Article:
Bill Voce

Bill Voce

Cricketer Less

Bill Voce

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Bill Voce (8 August 1909 – 6 June 1984) was an English cricketer. He played for the Nottinghamshire and England, and was an instrumental part of England's infamous Bodyline tour of Australia in 1932-1933.

Life and career

William Voce was born in Annesley Woodhouse, near Kirkby-in-Ashfield, Nottinghamshire.

He came from a working class background in the coal mining districts around Nottingham, and made his first-class debut with Nottinghamshire against Gloucestershire in 1927. A few good performances saw Voce keep his place despite the strength and variety of Nottinghmashire's bowling. At this stage, Voce was a classical left-arm spinner and some critics viewed him as a successor to Colin Blythe. Thus, when he changed to a faster pace the following year there was a good deal of criticism, but, in 1929, Voce returned to his slower style with great success in a number of games on sticky wickets, notably against Northamptonshire when he took fourteen wickets for 43 runs.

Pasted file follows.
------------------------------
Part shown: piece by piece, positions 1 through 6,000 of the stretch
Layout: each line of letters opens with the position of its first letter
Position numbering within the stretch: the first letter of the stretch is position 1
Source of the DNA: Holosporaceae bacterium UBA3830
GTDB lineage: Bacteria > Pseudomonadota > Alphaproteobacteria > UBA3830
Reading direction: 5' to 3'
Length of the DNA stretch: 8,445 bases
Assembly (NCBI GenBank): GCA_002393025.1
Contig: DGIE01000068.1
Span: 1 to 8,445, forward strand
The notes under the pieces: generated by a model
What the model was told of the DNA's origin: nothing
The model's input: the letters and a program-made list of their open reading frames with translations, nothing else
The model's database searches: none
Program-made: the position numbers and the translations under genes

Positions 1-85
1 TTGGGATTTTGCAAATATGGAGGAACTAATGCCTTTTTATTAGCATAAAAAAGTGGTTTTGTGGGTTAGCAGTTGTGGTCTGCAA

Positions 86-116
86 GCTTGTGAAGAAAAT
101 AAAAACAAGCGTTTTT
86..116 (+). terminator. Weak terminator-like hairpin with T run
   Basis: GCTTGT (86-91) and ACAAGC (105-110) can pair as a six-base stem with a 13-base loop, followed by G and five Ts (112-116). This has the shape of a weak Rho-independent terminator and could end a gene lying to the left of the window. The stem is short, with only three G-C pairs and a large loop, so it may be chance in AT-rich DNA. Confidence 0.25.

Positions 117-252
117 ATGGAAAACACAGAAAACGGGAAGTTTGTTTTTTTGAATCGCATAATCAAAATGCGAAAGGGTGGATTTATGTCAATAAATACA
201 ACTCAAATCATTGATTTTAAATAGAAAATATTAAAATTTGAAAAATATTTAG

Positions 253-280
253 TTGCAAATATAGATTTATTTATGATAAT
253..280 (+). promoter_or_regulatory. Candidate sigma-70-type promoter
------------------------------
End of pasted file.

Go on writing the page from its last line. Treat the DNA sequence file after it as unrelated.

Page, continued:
He was selected for the English tour of the West Indies and made his Test debut in the first Test at Bridgetown, Barbados, on 11 January 1930. However, the hard wicket encouraged Voce to move to a faster style, and he had so much success that he persisted with the faster method when he returned to England, except on wet pitches. He did not do particularly well as a pace bowler in 1930, but following Australia's tour of England in that summer, when Don Bradman...
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